?Had it not been for a knee injury he picked up while playing kho-kho, Yuvraj Singh would have shattered all records in white ball cricket, feels his father Yograj Singh.
India’s 2011 World Cup hero Yuvraj announced his retirement from all forms of the game on Monday, drawing curtains to a career which has seen him being rated as one of the best one-day players India have ever produced.
“Had it not been for the knee injury he suffered while playing kho-kho when Greg Chappell was the coach, Yuvraj could have broken all the ODI and T20 international records,” Yograj was quoted as saying by the Indian Express.
“The Indian team during the Chappel era played indigenous games for warm-up before net sessions. I cannot forgive Chappell for that,” said Yograj, who played one Test and six ODIs for India in the early ’80s.
Yuvraj is known to have shared a frosty relationship with his father over the years, and Yograj echoed his son in saying that the two spent quality time in Chandigarh recently to bury all the differences.
Yuvraj had said that he had a chat with his father which killed all the “demons” inside him during his formative years, when he used to consider Yograj a “dragon”.
“Last week, we spent two days in Chandigarh together and those were my best two days since Yuvraj started playing. We talked about those things, which we could not talk earlier. He tried to understand me. Today, when he thanked me for making him a man, I felt the proudest,” said Yograj.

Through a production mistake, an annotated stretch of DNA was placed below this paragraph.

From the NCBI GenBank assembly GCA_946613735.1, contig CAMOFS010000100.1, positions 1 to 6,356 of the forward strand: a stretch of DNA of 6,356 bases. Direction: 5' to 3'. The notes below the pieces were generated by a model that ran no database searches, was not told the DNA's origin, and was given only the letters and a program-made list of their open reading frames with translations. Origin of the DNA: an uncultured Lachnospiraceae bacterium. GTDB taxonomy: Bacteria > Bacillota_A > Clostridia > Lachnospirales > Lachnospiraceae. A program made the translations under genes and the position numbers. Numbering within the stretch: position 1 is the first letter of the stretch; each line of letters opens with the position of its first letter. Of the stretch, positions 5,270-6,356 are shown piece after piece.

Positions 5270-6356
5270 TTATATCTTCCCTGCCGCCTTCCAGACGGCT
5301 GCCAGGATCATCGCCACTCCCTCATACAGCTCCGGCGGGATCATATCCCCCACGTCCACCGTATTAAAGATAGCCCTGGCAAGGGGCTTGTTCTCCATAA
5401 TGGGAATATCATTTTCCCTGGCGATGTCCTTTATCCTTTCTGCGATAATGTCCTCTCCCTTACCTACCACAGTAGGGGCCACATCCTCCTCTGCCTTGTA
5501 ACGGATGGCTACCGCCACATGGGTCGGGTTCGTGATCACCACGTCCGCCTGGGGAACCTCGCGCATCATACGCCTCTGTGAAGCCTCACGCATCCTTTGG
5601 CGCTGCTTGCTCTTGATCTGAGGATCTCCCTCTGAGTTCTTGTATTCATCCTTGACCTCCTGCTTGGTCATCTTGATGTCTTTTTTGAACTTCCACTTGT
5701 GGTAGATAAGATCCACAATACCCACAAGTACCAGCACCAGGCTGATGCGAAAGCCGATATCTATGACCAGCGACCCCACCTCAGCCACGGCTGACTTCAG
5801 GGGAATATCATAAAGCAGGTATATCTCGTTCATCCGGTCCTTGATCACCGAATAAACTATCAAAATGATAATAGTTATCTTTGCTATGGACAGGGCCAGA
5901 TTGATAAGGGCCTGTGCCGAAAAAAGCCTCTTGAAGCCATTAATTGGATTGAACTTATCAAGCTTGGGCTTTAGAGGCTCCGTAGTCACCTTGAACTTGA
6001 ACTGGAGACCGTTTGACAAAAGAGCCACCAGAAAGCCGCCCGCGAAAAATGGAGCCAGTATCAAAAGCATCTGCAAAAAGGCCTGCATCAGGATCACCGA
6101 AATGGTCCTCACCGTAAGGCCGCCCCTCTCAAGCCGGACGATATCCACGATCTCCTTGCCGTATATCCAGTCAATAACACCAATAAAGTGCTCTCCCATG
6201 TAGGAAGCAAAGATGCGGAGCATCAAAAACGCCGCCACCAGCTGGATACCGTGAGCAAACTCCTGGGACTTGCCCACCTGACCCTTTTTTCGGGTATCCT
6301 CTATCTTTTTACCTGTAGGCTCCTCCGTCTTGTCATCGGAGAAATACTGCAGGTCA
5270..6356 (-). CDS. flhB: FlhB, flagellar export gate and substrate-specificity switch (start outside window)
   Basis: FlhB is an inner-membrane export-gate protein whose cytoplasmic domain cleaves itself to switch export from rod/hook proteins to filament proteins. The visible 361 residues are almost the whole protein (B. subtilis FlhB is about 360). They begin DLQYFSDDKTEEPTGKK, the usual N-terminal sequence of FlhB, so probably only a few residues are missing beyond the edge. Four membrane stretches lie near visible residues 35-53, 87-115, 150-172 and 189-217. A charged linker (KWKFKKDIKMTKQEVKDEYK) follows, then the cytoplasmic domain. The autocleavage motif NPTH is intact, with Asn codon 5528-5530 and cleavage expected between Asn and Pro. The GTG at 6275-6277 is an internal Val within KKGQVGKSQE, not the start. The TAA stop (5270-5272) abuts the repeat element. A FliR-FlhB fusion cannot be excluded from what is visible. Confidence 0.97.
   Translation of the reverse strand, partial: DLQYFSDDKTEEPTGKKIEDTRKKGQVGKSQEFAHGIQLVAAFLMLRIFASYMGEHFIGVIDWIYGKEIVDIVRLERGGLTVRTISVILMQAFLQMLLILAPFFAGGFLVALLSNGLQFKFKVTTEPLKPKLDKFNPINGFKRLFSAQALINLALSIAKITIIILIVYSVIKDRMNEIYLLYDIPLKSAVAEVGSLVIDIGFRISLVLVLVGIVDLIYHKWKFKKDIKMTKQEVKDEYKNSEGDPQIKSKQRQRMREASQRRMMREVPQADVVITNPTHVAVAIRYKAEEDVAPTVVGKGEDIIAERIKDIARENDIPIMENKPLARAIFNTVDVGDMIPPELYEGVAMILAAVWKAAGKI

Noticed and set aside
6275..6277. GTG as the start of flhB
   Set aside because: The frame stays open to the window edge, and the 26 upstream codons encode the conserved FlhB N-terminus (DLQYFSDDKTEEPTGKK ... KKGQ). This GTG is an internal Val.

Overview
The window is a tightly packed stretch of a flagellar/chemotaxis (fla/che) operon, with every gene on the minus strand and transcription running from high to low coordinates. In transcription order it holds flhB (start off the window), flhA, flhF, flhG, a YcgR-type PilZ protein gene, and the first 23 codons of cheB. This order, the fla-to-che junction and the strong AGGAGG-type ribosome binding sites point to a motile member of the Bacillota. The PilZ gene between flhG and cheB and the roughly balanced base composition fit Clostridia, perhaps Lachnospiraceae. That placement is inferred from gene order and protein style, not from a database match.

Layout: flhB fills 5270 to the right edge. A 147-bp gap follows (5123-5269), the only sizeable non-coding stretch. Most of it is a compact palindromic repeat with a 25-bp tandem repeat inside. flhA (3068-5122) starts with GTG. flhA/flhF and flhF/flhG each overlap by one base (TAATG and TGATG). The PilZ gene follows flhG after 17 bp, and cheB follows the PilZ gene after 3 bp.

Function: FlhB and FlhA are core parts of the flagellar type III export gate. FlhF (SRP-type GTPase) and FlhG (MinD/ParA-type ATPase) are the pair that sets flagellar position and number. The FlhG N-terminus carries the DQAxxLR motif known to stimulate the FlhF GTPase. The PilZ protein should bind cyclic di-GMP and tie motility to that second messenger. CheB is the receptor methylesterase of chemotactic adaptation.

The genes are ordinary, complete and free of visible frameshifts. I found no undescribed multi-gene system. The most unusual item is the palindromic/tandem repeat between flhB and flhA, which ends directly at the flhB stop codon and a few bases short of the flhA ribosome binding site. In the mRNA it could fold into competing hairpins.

“It has been 40 years since I was dropped from the Indian team and I have lived with this pain through out my life,” said Yograj.
“Yuvraj’s story began at that time. He was one-and-half-years old when I got him his first cricket bat and ball. My mother Gurnam Kaur bowled the first ball to him. We still have that picture.
“Growing up, he would skate and play tennis but I would break his skates and tennis racquets. He would cry and call our Sector 11 house a jail. He would call me ‘Dragon Singh’. But then as a father I had the right to ask my son to get back my honour and make me walk with pride again,” Yograj said.
“Yuvraj was six when I took him to the Sector 16 Stadium, where I used to train. There used to be a pace academy and I would tell Yuvraj to practice without helmet.
“He would run for more than one-and-a-half hours in the stadium daily. I remember once my mother was on her death bed and she told me that I was spoiling Yuvraj’s life with such a harsh training. That was the only time I regretted being harsh on my son.
“Yuvi hated cricket and I made him love cricket, which is his life now. Usko cricket ki intoxication ho gayi and now the whole world knows what he has achieved,” Yograj added.
Yuvraj (37) hit four half-centuries and a century, while also picking up 15 wickets — including a five-for against Ireland — on his way to the Man of the Tournament award in the 2011 World Cup. But just after that, the dashing southpaw was diagnosed with mediastinal seminoma, a germ-cell tumour located between his two lungs.
“When he suffered from cancer, it made me cry too. I would ask God that this story cannot end this way. I would cry in my room all alone. I didn’t cry in front of him. He would tell me that ‘Papa, even I die, I want you and the whole country to see the World Cup trophy in my hands’,” said Yograj.